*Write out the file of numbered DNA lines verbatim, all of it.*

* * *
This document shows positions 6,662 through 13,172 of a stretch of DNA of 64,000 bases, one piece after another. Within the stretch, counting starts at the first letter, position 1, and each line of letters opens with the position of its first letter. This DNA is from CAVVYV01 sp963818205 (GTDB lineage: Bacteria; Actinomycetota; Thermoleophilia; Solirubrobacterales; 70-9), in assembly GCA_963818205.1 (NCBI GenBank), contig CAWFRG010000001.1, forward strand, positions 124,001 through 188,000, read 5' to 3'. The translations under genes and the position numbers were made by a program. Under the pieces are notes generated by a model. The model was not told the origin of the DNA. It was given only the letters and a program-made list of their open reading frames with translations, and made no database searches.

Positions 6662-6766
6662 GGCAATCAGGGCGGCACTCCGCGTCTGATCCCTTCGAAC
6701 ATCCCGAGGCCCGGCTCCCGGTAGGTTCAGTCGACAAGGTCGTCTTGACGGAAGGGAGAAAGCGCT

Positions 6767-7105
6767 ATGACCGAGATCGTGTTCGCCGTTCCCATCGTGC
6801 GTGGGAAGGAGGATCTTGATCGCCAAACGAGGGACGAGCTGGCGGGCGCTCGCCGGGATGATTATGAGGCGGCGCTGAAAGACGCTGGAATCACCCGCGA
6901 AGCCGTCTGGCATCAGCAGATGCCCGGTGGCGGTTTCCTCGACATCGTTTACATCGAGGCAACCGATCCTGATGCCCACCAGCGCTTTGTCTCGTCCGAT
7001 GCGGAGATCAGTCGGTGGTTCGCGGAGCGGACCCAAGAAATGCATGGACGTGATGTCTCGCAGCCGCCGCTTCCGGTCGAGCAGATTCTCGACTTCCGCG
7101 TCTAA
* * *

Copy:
This document shows positions 6,662 through 13,172 of a stretch of DNA of 64,000 bases, one piece after another. Within the stretch, counting starts at the first letter, position 1, and each line of letters opens with the position of its first letter. This DNA is from CAVVYV01 sp963818205 (GTDB lineage: Bacteria; Actinomycetota; Thermoleophilia; Solirubrobacterales; 70-9), in assembly GCA_963818205.1 (NCBI GenBank), contig CAWFRG010000001.1, forward strand, positions 124,001 through 188,000, read 5' to 3'. The translations under genes and the position numbers were made by a program. Under the pieces are notes generated by a model. The model was not told the origin of the DNA. It was given only the letters and a program-made list of their open reading frames with translations, and made no database searches.

Positions 6662-6766
6662 GGCAATCAGGGCGGCACTCCGCGTCTGATCCCTTCGAAC
6701 ATCCCGAGGCCCGGCTCCCGGTAGGTTCAGTCGACAAGGTCGTCTTGACGGAAGGGAGAAAGCGCT

Positions 6767-7105
6767 ATGACCGAGATCGTGTTCGCCGTTCCCATCGTGC
6801 GTGGGAAGGAGGATCTTGATCGCCAAACGAGGGACGAGCTGGCGGGCGCTCGCCGGGATGATTATGAGGCGGCGCTGAAAGACGCTGGAATCACCCGCGA
6901 AGCCGTCTGGCATCAGCAGATGCCCGGTGGCGGTTTCCTCGACATCGTTTACATCGAGGCAACCGATCCTGATGCCCACCAGCGCTTTGTCTCGTCCGAT
7001 GCGGAGATCAGTCGGTGGTTCGCGGAGCGGACCCAAGAAATGCATGGACGTGATGTCTCGCAGCCGCCGCTTCCGGTCGAGCAGATTCTCGACTTCCGCG
7101 TCTAA